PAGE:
To the photos! (Sorry for the quality. I am not a great photographer and conditions were challenging.)

Note The Codfather's double-decker bus just outside the bay door.


This week in GO! Magazine’s music section

Friday, July 15th, 2011

The fine fellas in local rockabilly blues trio Boxcar Stringband will play the M&J Tavern Saturday night to celebrate the release of their new album “Going Down South.”

I spoke with founding members Joseph Balsamo and Casey Cathcart about their band’s distinctly vintage style.

Much of today’s music industry is obsessively focused on the future.

Just about everyone is out there trying to create the next big sound, find the next big thing, or stumble onto the next big viral marketing scheme.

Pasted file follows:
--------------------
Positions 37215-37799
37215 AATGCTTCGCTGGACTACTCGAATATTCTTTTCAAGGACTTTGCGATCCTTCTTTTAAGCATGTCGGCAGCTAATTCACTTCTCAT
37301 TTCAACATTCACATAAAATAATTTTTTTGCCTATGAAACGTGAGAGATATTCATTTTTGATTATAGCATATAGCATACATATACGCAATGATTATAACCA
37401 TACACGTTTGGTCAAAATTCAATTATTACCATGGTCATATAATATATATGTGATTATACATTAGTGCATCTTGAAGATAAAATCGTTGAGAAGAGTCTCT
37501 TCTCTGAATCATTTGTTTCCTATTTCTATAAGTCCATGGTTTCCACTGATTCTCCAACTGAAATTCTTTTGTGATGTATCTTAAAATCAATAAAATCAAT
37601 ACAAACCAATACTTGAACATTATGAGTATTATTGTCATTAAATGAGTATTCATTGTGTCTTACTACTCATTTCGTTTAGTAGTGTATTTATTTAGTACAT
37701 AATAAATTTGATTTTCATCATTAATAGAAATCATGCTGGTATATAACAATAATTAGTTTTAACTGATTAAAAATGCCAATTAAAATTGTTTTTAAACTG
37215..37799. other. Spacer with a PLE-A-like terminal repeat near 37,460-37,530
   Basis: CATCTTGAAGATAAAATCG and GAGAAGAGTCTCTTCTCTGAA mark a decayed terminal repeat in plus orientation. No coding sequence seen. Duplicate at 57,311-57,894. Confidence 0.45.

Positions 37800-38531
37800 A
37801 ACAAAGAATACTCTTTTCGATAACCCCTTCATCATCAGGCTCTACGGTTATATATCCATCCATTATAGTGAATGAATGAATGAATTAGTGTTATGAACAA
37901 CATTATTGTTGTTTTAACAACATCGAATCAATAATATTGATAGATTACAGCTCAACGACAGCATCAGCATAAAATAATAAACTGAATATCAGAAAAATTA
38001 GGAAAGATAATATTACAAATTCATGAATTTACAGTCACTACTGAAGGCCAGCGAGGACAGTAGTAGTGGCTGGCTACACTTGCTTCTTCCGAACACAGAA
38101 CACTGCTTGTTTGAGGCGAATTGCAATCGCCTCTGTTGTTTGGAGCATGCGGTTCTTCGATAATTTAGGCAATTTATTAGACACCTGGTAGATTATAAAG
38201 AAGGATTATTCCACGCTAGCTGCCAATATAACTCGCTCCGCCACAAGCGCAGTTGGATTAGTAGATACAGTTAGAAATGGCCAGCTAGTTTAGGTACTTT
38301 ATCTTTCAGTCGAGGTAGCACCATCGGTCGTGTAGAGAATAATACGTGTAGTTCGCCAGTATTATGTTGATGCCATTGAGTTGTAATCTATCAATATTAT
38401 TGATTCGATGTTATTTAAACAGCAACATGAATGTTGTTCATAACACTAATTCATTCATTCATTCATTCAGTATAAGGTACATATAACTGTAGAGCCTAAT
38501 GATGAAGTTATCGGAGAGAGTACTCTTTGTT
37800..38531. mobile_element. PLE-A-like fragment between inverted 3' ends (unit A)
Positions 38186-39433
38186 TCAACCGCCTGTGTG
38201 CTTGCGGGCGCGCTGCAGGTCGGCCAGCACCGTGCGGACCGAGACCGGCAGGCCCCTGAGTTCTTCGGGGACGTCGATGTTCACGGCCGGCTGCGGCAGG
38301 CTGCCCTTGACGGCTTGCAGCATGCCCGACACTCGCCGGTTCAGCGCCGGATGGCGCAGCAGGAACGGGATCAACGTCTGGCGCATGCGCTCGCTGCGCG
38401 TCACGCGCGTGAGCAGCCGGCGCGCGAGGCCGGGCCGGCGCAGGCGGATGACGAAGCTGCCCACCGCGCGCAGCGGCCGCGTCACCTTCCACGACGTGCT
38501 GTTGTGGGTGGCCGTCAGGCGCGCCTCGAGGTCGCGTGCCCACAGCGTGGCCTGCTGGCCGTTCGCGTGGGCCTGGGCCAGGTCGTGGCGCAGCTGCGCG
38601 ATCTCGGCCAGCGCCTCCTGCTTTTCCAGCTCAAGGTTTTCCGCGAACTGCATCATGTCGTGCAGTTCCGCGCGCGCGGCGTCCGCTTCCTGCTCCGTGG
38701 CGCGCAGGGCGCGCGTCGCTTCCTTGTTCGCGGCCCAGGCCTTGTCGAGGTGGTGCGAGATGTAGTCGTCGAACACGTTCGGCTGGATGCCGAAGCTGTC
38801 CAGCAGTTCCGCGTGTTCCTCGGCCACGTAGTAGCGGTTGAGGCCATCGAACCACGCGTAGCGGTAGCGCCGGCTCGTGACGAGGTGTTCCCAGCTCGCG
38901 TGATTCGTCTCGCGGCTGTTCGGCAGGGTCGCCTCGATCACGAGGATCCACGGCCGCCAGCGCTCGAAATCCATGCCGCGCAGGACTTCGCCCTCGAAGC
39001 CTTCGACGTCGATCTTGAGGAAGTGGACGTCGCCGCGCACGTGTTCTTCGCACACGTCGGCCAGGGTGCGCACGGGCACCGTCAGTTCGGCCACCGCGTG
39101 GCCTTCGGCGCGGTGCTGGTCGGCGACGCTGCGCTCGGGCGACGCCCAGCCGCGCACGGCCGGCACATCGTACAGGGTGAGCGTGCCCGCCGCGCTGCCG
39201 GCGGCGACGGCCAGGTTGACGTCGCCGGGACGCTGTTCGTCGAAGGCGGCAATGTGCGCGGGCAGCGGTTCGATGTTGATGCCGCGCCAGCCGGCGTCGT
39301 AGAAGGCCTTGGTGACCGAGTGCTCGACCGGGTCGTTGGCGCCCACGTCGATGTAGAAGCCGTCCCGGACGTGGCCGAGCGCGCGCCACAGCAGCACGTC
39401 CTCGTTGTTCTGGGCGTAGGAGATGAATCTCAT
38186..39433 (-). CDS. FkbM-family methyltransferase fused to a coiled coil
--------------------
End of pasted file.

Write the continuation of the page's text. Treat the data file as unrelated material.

Not the three guys in Boxcar Stringband. The Bend-based trio … lives in the 21st century, but its music is a convincing throwback to a bygone era.

“When I think of our band, we’re playing basically everything that was around in 1953,” guitarist Joseph Balsamo said in an interview last week. “We just have bigger, stronger amps than they had.”

You should go read the whole thing here, and then go check out Boxcar on Saturday.

Elsewhere in the music section, we’ve got all the details you need on two local festivals: the rootsy, jam-focused 4 Peaks Music Festival near Tumalo, and Saturday’s living shrine to the acoustic guitar, the Breedlove Festival.